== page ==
Ultra-low-power SoCs for battery-powered endpoint IoT devices

September 14, 2020 //By Rich Pell
Ultra-low-power SoCs for battery-powered endpoint IoT devices
Ultra-low-power mixed-signal semiconductor company Ambiq has introduced a new SoC family for battery-powered, intelligent endpoint IoT devices featuring always-on voice-processing.

The Apollo4 SoC family is a fourth-generation system processor solution built upon the company's proprietary Subthreshold Power-Optimized Technology (SPOT) platform. The Apollo4's complete hardware and software solution, says the company, enables the battery-powered endpoint devices of tomorrow to achieve a higher level of intelligence without sacrificing battery life.

The Apollo4 is designed to enable manufacturers to create leading-edge endpoint devices leveraging the company's SPOT platform with its easy-to-use, rich peripheral set. The Apollo4, says the company, is purpose-built to serve as both an application processor and a coprocessor for battery-powered endpoint devices, including smartwatches, children's watches, fitness bands, animal trackers, far-field voice remotes, predictive health and maintenance devices, smart security devices, and smart home devices.

"As the market is shifting towards adding billions of smart devices at endpoints in the coming years," says Dan Cermak, VP of Architecture and Product Planning at Ambiq, "the need for energy efficiency is beyond critical to sustaining the realization of an IoT world where everything stays connected 24/7. Building on the advanced technologies from Arm and TSMC, our Apollo4 SoC family presents the perfect combination of increased system capability with significantly reduced power consumption for all battery-powered endpoint devices."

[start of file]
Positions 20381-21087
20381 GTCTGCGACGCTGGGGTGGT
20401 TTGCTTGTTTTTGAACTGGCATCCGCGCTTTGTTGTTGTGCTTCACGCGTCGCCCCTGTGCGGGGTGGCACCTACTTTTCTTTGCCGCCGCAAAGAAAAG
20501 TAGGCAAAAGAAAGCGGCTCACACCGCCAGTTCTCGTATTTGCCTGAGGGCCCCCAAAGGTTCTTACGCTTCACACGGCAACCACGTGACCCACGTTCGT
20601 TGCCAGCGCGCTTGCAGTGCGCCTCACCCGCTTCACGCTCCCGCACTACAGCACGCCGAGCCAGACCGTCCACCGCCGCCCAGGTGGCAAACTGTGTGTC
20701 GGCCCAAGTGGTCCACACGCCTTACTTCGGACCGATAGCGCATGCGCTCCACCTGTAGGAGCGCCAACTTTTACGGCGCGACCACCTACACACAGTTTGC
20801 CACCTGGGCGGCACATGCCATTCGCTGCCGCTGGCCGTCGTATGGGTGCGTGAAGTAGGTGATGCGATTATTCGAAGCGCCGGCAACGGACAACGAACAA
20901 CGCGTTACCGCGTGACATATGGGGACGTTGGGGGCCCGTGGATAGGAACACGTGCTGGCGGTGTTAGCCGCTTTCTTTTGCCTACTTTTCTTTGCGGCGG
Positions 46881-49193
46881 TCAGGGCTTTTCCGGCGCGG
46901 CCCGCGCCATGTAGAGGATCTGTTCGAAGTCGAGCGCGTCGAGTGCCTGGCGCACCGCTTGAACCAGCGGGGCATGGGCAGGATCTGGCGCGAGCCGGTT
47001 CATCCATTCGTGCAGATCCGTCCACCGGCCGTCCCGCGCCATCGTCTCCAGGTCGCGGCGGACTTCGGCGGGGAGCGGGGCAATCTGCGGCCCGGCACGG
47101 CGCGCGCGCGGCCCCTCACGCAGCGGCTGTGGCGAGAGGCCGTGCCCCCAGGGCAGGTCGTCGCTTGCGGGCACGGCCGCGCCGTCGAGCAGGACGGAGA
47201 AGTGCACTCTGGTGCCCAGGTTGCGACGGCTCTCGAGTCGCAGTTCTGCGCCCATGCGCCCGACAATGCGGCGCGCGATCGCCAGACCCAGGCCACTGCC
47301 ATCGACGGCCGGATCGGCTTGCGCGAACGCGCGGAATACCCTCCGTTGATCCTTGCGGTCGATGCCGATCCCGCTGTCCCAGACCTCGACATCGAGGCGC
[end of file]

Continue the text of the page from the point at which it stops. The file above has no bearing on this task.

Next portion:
Implemented on a TSMC 22-nm ULL process and based on a 32-bit Arm Cortex-M4 processor with FPU and Arm Artisan physical IP, the Apollo4 achieves 3 µA/MHz from MRAM with low deep sleep current modes and up to 192 MHz clock frequency using TurboSPOT. Other features include a 2D/2.5D graphics accelerator and MIPI DSI 1.2 with up to two lanes at 500Mbps per lane, eight PDM channels, two stereo I2S channels with ASRC, and an ultra-low power ADC for analog microphones.

With up to 2MB of MRAM and 1.8MB of SRAM, the Apollo4, says the company, has enough compute and storage to handle complex algorithms and neural networks while displaying vibrant, crystal-clear, and smooth graphics. If additional memory is required, external memory is supported through

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